U.S. News & World Report

Heuristic Evaluation


About The Project

Overview: I conducted a heuristic evaluation of U.S. News and World Report which is an American media company and a multi-platform publisher of news and information. Using this evaluation method, I aimed at improving the usability and efficiency of the interface by identifying the potential usability concerns and providing recommendations to eliminate them.

My Role: I was the primary evaluator for this project alongside Heather Hill, Kevin Cosenza, and Tiffany Carcamo as the secondary evaluators. They helped me in evaluating the interface based on Jakob Nielsen’ s 10 Heuristics for User Interface Design. I was primarily responsible for conducting interface evaluation sessions. I initially performed my own evaluation and then conducted the test with the secondary evaluators. Based on all primary and secondary evaluation data, the group came up with possible recommendations that would help fix the major usability issues, as well as redesigning the interface.

Discipline: UI/UX Design, User Research, Heuristic Evaluation

Design Tools: Photoshop

Research Methods: Heuristic Evaluation

Duration: Fall 2017, 2 weeks

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My Approach To Conduct The Heuristic Evaluation

To analyze the usability, efficiency, and effectiveness of the U.S. News & World Report’s website, I used the Heuristic Evaluation technique where the 4 experts had to perform the following two tasks:

  1. Task 1: Compare the top two universities located in New Jersey after going through the latest National University ranking.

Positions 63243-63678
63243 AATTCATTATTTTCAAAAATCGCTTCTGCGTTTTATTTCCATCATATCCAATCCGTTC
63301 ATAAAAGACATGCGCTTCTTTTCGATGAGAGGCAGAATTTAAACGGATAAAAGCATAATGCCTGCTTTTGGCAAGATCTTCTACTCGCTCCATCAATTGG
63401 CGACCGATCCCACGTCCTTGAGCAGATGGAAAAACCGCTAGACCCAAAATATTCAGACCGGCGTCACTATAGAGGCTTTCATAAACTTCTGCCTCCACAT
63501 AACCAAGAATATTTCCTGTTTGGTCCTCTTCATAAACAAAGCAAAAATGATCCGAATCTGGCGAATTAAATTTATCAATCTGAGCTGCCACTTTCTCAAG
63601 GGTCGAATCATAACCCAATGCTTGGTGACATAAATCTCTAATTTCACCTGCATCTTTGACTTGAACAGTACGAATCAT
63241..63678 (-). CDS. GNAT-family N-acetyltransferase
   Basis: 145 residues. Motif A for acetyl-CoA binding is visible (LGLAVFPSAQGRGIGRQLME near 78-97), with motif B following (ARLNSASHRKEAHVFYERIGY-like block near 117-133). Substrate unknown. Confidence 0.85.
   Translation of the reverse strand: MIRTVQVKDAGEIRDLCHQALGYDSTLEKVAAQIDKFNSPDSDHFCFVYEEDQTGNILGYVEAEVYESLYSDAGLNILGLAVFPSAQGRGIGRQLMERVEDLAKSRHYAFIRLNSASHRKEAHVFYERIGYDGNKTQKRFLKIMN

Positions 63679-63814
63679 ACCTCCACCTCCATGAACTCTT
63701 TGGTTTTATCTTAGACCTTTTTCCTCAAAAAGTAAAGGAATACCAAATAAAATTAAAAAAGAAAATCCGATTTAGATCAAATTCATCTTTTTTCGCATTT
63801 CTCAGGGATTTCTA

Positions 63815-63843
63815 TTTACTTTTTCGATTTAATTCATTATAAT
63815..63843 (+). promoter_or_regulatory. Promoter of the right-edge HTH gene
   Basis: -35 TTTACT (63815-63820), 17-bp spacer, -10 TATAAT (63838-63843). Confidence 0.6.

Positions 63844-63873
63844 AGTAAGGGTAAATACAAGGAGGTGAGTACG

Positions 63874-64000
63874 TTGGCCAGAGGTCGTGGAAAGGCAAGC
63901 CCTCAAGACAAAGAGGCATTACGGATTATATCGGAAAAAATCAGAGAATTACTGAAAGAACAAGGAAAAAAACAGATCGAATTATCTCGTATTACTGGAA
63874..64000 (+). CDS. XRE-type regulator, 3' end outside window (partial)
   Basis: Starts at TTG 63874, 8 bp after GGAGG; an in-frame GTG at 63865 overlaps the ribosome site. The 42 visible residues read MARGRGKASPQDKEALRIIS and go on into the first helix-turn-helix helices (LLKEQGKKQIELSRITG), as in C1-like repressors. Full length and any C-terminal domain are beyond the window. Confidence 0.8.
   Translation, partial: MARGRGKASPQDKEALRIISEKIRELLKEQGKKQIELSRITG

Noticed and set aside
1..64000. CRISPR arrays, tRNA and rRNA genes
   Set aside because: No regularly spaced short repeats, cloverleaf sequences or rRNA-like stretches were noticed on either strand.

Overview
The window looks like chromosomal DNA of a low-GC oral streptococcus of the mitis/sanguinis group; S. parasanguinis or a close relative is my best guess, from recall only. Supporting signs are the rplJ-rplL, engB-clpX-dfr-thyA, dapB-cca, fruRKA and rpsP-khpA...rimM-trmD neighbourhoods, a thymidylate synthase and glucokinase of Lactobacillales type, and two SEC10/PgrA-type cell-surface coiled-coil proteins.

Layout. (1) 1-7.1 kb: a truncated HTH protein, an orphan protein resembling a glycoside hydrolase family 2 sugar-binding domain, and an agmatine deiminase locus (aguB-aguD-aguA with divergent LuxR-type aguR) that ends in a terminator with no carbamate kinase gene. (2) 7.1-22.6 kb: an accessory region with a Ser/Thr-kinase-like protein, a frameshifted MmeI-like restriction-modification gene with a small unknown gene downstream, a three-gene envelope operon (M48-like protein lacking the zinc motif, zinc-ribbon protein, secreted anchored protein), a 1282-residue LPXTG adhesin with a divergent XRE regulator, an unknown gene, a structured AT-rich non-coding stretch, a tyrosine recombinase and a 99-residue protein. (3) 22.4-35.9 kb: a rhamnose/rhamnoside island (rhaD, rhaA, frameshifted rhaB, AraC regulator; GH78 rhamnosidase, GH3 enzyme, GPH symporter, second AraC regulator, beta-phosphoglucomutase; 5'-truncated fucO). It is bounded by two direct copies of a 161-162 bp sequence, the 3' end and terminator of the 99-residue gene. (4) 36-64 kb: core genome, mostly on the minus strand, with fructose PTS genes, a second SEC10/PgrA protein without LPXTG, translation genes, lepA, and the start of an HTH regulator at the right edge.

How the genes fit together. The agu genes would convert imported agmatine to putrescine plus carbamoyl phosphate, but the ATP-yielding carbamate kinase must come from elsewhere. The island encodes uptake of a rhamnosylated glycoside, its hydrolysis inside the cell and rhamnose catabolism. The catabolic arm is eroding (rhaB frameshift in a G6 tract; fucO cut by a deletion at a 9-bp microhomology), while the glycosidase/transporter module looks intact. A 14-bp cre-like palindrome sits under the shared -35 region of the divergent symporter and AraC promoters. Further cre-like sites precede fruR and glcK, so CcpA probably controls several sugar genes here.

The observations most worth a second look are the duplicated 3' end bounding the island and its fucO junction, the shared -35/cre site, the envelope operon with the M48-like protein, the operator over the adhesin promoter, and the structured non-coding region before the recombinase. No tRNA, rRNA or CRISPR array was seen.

2. Task 2: Explore the option of buying a brand new BMW X6 (2017) car.


While performing the assigned tasks, the experts recorded all the usability problems that they encountered and explained which heuristic was violated and why.

These tasks were evaluated based on Jakob Nielsen’s Ten Usability Heuristics.

A detailed description of every heuristic

Based on the Heuristics violated, each problem was assigned a severity rating by the evaluator.

The severity of a usability problem is a combination of three factors:

  • The frequency with which the problem occurs: Is it common or rare?
  • The impact of the problem if it occurs: Will it be easy or difficult for the users to overcome?
  • The persistence of the problem: Is it a one-time problem that users can overcome once they know about it or will users repeatedly be bothered by the problem?
Findings and Recommendations

Experts Voice

The Big Picture Finding

Despite the fact that U.S. News & World Report’s website has a good design and contains a lot of relevant information for its unique visitors, our usability experts uncovered 10 problems out of which 1 was under the Usability Catastrophe rating, 2 were under the major usability problem rating, 3 were categorized as minor usability problems and 5 were put under cosmetic problems.

Of all the key findings, I picked only the most important ones for this report.

  • Use of inappropriate wording on the website
  • Certain pages have no escape route and are against the users mental model
  • Discoverability issues of certain elements on the website

After analyzing the key findings, three impactful recommendations were put forward that aimed at enhancing usability, efficiency, and effectiveness of the interface. Hence, making it more intuitive.

Recommendation 1 - Rewrite The Error Message From “We’re Sorry” And Maintain Consistent Layout Throughout The Website.

Problem - During the 2nd task, the experts noted that if they enter a zip code that does not exist for checking the best price of the car under the “U.S. News & World Report Best Price Program”, an error message is displayed which says “We’re Sorry”. If the users accidentally enter a wrong zip code, it can end up in creating a confusion as they won’t get to know the actual reason for the error message.